Sharing Good Fortune

Sharing Good Fortune

The Osten-Victor Fund is one couple’s way of giving back

By Elizabeth Chorney-Booth • Photography by Jared Sych

Together, Al Osten and Buddy Victor have lived a life full of music and laughter. Now in their early 90s, the couple also have experienced good fortune, which they’ve generously shared with the communities and causes they’ve held dear for more than 50 years.

Osten and Victor met in the 1950s as members of The Rover Boys, an all-male singing group (or as Osten likes to call them, “a boy band”) credited with discovering Paul Anka. “We were in the business at the wrong time because boy bands now make a fortune!” Osten says with a hearty laugh and a twinkle in his eye.

Despite scoring a major hit with “Graduation Day” in 1956, the Rover Boys didn’t earn financial security. But in the late ’60s, the pair took a chance bringing Weight Watchers franchises to Western Canada, a business that kept them very comfortable. Without children to inherit their assets, the two started building a legacy through philanthropy.

“When we sold Weight Watchers in 2013, we did a really good deal,” Osten explains. “That’s when the opportunities to give really began to happen.”

To effectively leverage their charitable donations, they set up two charitable Funds in their home province: the Osten-Victor Fund, overseen by Osten and administered by the Calgary Foundation, and the Victor-Osten Fund, overseen by Victor and administered by the Edmonton Community Foundation.

Their names figure prominently in both cities, appearing on the Osten and Victor Alberta Tennis Centre in Calgary and on plaques at the Art Gallery of Alberta and Roozen Family Hospice Centre in Edmonton.

Osten says the decision to give was easy. They took care of their extended families’ needs and then supported community needs identified by a friend or Calgary Foundation representative, and charities that carry a personal connection.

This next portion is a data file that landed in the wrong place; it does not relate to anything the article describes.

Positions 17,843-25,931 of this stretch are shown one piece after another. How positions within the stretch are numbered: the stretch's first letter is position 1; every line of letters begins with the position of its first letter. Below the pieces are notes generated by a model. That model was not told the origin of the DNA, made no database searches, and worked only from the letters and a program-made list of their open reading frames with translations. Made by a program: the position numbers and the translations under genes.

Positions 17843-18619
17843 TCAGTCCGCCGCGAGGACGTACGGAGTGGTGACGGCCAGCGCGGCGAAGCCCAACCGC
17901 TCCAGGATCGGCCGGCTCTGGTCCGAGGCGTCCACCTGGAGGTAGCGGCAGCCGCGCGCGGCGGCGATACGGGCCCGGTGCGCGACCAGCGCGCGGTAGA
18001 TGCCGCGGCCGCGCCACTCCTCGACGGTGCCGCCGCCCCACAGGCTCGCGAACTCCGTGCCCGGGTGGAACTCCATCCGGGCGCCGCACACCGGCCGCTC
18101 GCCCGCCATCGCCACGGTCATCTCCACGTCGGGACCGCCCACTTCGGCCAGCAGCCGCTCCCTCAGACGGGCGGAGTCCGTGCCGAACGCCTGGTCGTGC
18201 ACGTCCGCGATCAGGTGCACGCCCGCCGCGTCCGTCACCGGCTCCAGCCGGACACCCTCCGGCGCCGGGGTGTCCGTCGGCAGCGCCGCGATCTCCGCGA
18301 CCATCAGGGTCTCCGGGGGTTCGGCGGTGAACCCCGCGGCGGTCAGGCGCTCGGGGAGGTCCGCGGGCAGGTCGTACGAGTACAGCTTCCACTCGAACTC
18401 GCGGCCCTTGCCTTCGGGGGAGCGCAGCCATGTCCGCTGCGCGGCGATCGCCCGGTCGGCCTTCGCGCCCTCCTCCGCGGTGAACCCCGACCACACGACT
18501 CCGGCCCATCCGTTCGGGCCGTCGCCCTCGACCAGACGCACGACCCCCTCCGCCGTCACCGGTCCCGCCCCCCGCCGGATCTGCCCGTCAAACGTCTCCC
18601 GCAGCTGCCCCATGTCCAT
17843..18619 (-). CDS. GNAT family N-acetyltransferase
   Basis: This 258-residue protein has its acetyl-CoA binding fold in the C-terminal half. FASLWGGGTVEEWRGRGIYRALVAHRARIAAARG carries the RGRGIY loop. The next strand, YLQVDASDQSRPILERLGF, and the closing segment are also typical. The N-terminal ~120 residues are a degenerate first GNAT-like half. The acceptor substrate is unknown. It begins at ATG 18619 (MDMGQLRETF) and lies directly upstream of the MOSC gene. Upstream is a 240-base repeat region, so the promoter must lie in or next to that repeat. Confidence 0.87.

In Calgary, recipients of the Osten-Victor Fund reflect Osten’s dedication to the arts, Jewish heritage and empathy towards the city’s most vulnerable through organizations like Theatre Calgary, Jewish Family Services, One Voice Chorus Society, Inn from the Cold, the Calgary Women’s Emergency Shelter (now FearIsNotLove) and many others.

Osten grew up with giving ingrained in him. “I come from a very poor family in Saskatchewan,” he says. “I never dreamt I’d have money to give to so many people. In the Jewish religion, there’s something called tzedakah where we’d drop coins in a box for donation. We always gave money to other people, even when we didn’t have any.”

Now, a long way from his modest roots, Osten lives with Victor in a beautiful apartment in downtown Calgary. Osten still loves going to the theatre and dinners with friends, though Victor, who has Alzheimer’s, stays close to home with his caregivers. Osten
faces his partner’s illness with good cheer and credits Victor’s ingenuity with setting them up in a position to put their generosity into action. “It’s never the money that makes you happy,” Osten says, flashing his contagious smile. “It’s what happens with it. And that’s what’s given me satisfaction.